Claire Flynn, as an eighth grader at West Hartford’s Sedgwick Middle School, won the nation’s top prize in the Individual Junior Documentary category at the 2021 National HistoryDay Competition.
By Ronni Newton
West Hartford resident Claire Flynn loves history, and she loves technology, and in 2021 she combined both and was awarded the top prize in the National History Day Competition in the Junior Individual Documentary Category for her film, “Clearing the Air: How John Hersey Communicated Hiroshima Survivors’ Stories to the World and Changed the Global Perspective on Nuclear Weapons,” which she created while an eighth-grader at Sedgwick Middle School.
To reach the national competition, she won the Hartford Regional History Day Competition, as well as the Connecticut History Day competition.
Claire was also honored with the Next Generation Angels Award sponsored by the Better Angels Society – a nonprofit organization designed to continue the legacy of filmmaker Ken Burns and “to engage and empower the next generation of documentary filmmakers. As a recipient of the Next Generation Angels Award, she will have the opportunity to work directly with Burns and other professional documentary filmmakers to hone her craft.
Students in Sedgwick Middle School’s QUEST gifted and talented program often create a submission for the History Day competition as their year-end project, and this was Claire’s first documentary. She had entered the competition with an exhibit in the two prior years, and as a seventh-grader also made it to the National History Day level, earning a place in the top five for her “Cycling on the Road to Freedom” exhibit focused on how the invention of the bicycle created opportunities for women.
“I love technology and the challenges,” Claire said in a phone interview. Creating a documentary would be a new challenge.
As for her choice of topic, that idea formed last August, when it was the 75th anniversary of the bombing of Hiroshima. She learned about John Hersey’s notable book, “Hiroshima,” published in 1946, which tells the story of six survivors of the bombing.
“John Hersey took something that was a household name and made it personal,” Claire said. Rather than looking at the bombing abstractly, and the people as just numbers, he looked at the human side.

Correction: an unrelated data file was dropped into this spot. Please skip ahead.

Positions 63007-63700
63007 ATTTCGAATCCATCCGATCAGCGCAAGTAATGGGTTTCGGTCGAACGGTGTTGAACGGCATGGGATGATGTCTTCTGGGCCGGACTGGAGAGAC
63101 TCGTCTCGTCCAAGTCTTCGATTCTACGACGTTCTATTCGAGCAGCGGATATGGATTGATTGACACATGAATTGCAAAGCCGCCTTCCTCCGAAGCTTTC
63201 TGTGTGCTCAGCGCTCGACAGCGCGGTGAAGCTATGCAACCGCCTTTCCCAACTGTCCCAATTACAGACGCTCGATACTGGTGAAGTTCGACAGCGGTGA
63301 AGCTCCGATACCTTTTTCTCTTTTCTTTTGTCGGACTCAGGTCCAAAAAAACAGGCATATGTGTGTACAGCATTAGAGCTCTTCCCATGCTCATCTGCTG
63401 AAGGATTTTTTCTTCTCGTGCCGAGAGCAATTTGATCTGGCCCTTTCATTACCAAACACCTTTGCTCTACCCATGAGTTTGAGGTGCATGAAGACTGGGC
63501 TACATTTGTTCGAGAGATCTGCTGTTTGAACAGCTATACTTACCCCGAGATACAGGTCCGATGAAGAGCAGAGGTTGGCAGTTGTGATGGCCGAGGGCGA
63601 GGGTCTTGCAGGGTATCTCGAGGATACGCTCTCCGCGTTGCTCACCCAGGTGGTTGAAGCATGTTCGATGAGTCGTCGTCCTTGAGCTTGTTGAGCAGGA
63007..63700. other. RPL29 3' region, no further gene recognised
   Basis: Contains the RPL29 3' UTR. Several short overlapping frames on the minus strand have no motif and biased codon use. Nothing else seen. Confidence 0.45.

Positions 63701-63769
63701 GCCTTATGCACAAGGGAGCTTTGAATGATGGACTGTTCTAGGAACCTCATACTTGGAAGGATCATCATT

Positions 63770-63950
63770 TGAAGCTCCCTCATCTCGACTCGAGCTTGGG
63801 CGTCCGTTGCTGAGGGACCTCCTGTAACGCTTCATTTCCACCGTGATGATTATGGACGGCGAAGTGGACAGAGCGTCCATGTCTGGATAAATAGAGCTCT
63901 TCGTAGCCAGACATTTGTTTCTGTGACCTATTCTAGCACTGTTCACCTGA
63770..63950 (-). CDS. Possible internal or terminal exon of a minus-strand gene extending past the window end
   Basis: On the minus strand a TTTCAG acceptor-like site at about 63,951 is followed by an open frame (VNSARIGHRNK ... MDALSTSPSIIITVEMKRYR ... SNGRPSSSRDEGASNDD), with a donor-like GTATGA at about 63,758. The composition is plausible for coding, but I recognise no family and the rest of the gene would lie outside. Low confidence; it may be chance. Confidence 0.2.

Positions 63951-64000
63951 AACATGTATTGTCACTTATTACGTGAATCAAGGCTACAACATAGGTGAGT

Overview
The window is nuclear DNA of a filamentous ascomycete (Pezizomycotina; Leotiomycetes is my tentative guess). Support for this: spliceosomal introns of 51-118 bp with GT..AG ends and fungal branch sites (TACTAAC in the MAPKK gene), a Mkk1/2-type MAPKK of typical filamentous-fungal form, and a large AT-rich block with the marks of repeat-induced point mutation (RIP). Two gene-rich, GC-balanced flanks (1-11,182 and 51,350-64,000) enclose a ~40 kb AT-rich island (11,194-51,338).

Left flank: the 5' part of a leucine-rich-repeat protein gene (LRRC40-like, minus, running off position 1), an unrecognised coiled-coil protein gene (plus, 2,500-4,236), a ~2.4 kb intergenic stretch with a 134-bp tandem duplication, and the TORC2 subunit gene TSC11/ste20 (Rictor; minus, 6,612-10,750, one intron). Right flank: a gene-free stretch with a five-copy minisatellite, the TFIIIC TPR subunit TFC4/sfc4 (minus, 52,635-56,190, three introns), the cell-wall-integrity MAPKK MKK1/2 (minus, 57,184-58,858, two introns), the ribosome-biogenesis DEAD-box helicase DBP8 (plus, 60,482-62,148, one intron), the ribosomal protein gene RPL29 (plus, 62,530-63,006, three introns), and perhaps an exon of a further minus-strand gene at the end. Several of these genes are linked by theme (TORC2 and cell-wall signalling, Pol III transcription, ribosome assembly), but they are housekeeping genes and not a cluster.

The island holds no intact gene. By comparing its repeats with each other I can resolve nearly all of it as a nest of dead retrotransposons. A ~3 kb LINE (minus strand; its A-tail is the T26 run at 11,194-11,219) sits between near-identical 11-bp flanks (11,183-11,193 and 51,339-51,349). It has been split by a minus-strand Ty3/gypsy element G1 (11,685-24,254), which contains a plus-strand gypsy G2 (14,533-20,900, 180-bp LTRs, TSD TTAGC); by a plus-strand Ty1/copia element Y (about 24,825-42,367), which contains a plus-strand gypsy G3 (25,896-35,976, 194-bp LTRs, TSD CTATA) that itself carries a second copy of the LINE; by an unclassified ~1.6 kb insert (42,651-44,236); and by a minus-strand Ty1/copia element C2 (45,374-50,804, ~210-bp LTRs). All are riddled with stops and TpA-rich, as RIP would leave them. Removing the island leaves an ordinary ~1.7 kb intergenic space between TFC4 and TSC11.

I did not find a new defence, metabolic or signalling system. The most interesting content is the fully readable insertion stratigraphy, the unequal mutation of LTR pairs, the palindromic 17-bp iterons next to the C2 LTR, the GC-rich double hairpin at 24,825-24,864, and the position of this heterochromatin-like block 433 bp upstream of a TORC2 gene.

“It becomes part of the healing process,” Claire said.
In creating the documentary, she said she improved her writing and editing skills, and learned how to conduct professional and formal interviews, including with a United Nationals official who was involved with the disarmament, and a woman who was a Hiroshima survivor herself.
“She was just 13 years old,” Claire said. “The same age I was when I did the interview.”
“I have been teaching in public schools for 24 years, and Claire is the type of student a teacher is fortunate to cross paths with once in a career. She is a true inspiration,” said David Lee, Claire’s teacher in the QUEST program at Sedgwick for the past two years.
“The work itself was all Claire,” Lee said. “The skills were all there. … I was just there to facilitate.”
One of the things that impressed Lee the most is that Claire so readily absorbed the feedback of the judges at each level. After the regional and Connecticut competitions, she re-did her voiceover of the documentary, improving it based on the advice she received.
“I definitely used that feedback to dramatically improve my project,” Clare said. “It took my documentary to the next level.”
Claire expressed her gratitude to Lee for his support of the project, and Sedgwick Middle School, for providing students with opportunities like participating in History Day.
“National History Day has guided my skills a lot,” said Claire.
She will be a freshman at Conard High School in the fall, and looks forward to getting involved with the newspaper, the debate club, and also plans to continue to participate in History Day.
“Conard students have done pretty well at History Day in the past, so I’m looking forward to being part of the History Day Club at Conard, too,” Claire said.
As one of six middle and high school filmmakers recognized nationally with the Next Generation Angels Award for “excellence in ideologically balanced, well-researched history filmmaking in the model of Ken Burns,” she’s also looking forward to the opportunity to work with documentary filmmakers like Burns.
The six student winners also earn a trip to Washington, DC where they are recognized as part of the Library of Congress Lavine/Ken Burns Award for Film, a professional award.
“I’m super excited,” she said.
“[Claire’s documentary] is now the gold standard,” Lee said, what he will share with his future Sedgwick students as an example of an outstanding project.
According to the Connecticut Democracy Center, 21 students from across Connecticut – the most ever from the state – received awards at the 2021 National HistoryDay Contest, this year held as a virtual event. The theme was “Communication in History: The Key to Understanding.”
“I’m so proud of Connecticut’s students for persevering through a really difficult year to do amazing research on creative topics,” State Coordinator Rebecca Taber said in a news release. “The students’ hard work is reflected in Connecticut’s strong showing at the National Contest. Congratulations to the teachers and students!”
Inspired by the theme Communication in History: The Key to Understanding, high school and middle school students wrote papers, created exhibits, produced documentaries, designed websites and staged performances exploring topics ranging from Prudence Crandall to the Beatles to the creation of the telegraph.
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